Connecticut’s gold-star trails

farmington canal signI’ve been hearing a lot about the Connecticut section of the East Coast Greenway over the past two years and knew I wanted to see these trails. But after I was put in charge of the ride-on-your-own section of a “Discover the East Coast Greenway” event in NYC a group of us organized in April, I knew I had to go.

So we took a three-day weekend and toured the trails with the help of some ECG buddies.

WOW!

We just loved them. (One of my nieces might call them “epic”.) Judging by how busy they were, so do lots of other people. And then to see gaps being closed along the Farmington Canal Heritage Trail (which runs from New Haven into Massachusetts) — well, this is why I ride in support of the East Coast Greenway.

On Friday, we met up with Jack, from the Philly-to-Fredericksburg ride (you can read his blog here). Our 51-mile loop started out at the southern tip of the 16-mile Farmington River Trail. We stopped for lunch after 7 miles at the LaSalle Market & Deli in Collinsville. Huge sandwich menu! And packed! The bike racks were full, and more bikes were against the low stone wall. We bunched our three together:

farmington packed bike rack

The trail is gorgeous, paved and wide. At some points it’s so wide that you can ride two abreast, a cyclist or walker is coming the other way and there is plenty of room.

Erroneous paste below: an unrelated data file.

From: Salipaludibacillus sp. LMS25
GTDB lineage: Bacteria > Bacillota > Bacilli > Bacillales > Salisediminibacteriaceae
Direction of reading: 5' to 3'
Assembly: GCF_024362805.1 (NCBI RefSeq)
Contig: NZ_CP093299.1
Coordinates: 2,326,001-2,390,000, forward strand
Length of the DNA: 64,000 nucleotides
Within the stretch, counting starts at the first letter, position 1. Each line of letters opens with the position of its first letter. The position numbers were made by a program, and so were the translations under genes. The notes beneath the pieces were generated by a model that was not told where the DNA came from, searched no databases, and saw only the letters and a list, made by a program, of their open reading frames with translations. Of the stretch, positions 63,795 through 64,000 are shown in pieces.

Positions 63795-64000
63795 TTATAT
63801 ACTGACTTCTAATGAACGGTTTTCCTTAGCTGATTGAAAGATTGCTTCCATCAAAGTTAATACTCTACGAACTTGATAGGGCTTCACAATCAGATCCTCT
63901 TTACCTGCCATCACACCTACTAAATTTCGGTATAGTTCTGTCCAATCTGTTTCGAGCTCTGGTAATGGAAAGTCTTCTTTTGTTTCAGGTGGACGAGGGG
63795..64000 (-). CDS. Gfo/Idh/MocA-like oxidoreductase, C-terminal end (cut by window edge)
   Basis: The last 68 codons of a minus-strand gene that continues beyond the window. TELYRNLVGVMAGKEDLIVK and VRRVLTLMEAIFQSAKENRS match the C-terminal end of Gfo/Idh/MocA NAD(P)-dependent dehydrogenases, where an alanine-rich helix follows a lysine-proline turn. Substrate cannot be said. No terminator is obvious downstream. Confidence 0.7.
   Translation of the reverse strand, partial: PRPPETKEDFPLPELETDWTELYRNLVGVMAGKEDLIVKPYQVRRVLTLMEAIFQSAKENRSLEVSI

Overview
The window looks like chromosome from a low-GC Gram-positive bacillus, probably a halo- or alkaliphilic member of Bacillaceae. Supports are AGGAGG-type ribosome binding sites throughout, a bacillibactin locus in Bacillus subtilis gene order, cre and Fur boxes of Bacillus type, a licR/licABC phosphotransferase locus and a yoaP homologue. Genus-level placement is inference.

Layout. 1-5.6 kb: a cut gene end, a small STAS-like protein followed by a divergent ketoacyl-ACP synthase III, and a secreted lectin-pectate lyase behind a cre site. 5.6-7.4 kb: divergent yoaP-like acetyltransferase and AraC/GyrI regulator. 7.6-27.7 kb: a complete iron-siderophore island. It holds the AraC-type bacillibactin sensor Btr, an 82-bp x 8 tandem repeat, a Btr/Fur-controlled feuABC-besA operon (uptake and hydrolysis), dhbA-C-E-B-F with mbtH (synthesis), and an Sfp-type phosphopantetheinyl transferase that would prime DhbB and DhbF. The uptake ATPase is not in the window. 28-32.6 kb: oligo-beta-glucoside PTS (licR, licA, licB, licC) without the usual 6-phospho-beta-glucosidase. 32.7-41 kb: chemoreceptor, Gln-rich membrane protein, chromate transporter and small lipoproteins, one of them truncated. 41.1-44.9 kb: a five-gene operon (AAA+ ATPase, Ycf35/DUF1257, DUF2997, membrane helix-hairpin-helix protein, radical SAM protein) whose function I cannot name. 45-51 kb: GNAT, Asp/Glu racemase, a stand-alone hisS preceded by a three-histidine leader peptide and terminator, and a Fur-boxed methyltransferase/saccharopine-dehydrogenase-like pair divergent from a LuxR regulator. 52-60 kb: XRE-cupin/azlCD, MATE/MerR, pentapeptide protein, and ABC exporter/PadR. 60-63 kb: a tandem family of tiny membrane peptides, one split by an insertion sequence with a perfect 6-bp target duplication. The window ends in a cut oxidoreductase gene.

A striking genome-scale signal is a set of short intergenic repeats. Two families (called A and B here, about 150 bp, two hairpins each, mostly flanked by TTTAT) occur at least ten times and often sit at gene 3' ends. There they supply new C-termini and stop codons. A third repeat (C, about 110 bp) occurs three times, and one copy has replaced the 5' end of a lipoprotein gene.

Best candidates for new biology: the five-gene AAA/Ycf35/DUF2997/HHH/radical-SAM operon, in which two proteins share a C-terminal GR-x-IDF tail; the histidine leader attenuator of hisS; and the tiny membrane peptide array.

It connects back to the Farmington Canal trail in Simsbury, where the East Coast Greenway route takes you either east to Hartford or south to where we parked and then on to New Haven. We opted to head north for about another dozen miles so we could say we’ve cycled in Massachusetts.

conn mass state line

And of course we also had to sample Massachusetts ice cream. Little Red Riding Hood’s Basket Cafe is about a mile up the trail from the state line. And to get your water bottle refilled with ice — what a treat!

mass ice cream

We finished with a ride straight down the trail to the car and then off to Jack’s for dinner. A great day!

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About alliumstozinnias

A gardener (along with the Brit) who has discovered there is more than hybrid tomatoes.
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3 Responses to Connecticut’s gold-star trails

  1. Great photos from our ride. Will you post more about days 2 and 3?

    Like

  2. Pingback: Closing the trail gaps in Connecticut | Exploring the East Coast Greenway

  3. Pingback: Day 6 — the final 56 miles from Beaufort to Savannah | Exploring by bicycle

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